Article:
Soon after the boat’s arrival, the government introduced Bill C-49, the Bill Preventing Human Smugglers from Abusing Canada’s Immigration System Act. The bill primarily punished the smuggled rather than the smugglers. Anyone found to be a refugee could not apply for permanent residence or reunite with their family for another five years. All passengers in a group arrival, man, woman and child, would automatically be detained for up to one year without a right to challenge their detention in court.

Every lawyer in the country understood that this provision violated the Canadian Charter of Rights. The Supreme Court of Canada had recently struck down a law that imposed three months of detention without judicial review. More cynical commentators said the government’s true purpose was to embarrass the opposition rather than to pass an unenforceable bill. To their credit, all opposition parties publicly opposed the bill on principle and it was withdrawn from the House order paper. Now an election campaign is underway and the Conservatives have made human smuggling a key election issue accusing the opposition of being “weak on human smuggling.”

Nearly eight months after the Sun Sea’s arrival, fewer than 40 Tamil claimants remain in detention. To date, two men have been found to be inadmissible to Canada due to connections with the Tigers. Running out of arguments to sustain the detentions, CBSA has been demanding that detainees provide proof that they have paid off the smugglers before being released. The convoluted logic is that the detainees could be flight risks; they might go underground in order to pay off their debts even though they could legally work until their refugee claim is decided. In order to comply with that demand, relatives of the detainees are selling land and possessions or borrowing money in order to pay off the smugglers. In effect, CBSA has become a debt collector for the smugglers while the Conservative government continues to rail against the evils of human smuggling. Go figure.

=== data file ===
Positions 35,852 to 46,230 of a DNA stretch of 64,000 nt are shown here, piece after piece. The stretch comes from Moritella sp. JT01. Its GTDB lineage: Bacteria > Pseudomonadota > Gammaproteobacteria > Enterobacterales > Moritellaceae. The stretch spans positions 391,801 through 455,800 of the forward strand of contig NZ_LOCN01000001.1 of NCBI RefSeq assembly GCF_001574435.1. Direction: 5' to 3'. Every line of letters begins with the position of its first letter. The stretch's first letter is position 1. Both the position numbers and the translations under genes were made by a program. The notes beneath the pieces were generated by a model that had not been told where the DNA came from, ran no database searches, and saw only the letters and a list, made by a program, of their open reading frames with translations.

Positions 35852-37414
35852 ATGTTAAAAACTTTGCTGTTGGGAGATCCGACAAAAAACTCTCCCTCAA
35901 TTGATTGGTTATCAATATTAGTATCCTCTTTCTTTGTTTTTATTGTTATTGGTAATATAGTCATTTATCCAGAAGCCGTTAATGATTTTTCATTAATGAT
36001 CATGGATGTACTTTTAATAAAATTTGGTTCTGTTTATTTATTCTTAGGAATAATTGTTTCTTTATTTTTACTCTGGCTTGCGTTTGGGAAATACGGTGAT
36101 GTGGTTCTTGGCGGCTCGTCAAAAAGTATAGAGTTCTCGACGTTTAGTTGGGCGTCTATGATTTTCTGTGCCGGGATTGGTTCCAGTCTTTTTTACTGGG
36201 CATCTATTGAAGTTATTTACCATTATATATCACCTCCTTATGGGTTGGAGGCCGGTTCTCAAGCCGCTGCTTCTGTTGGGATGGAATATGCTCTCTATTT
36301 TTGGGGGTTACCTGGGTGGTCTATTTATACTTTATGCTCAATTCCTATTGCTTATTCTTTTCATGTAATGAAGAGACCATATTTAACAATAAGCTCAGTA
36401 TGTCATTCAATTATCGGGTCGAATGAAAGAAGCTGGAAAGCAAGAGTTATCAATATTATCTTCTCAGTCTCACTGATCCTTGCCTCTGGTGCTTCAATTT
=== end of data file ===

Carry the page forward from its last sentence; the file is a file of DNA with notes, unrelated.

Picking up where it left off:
National security is an important issue that should not be taken lightly. It should also not be the manufactured excuse for the unreasonably harsh treatment of refugees. Ever since 9-11, refugees have been unfairly and foolishly linked with North American security. It is unfair because real and unnecessary damage has been done to some refugees. It is foolish because the real security dangers are ignored while public and government attention is diverted elsewhere. Requiring refugees to pay off the smugglers is one of the more ludicrous examples of narrow, Orwellian thinking. Next thing you know, they’ll be taking away manicure scissors at airport security. Oh wait, they already do that.

Peter Showler teaches refugee law at the University of Ottawa where he is the director of the Refugee Forum at the Human Rights Research and Education Centre.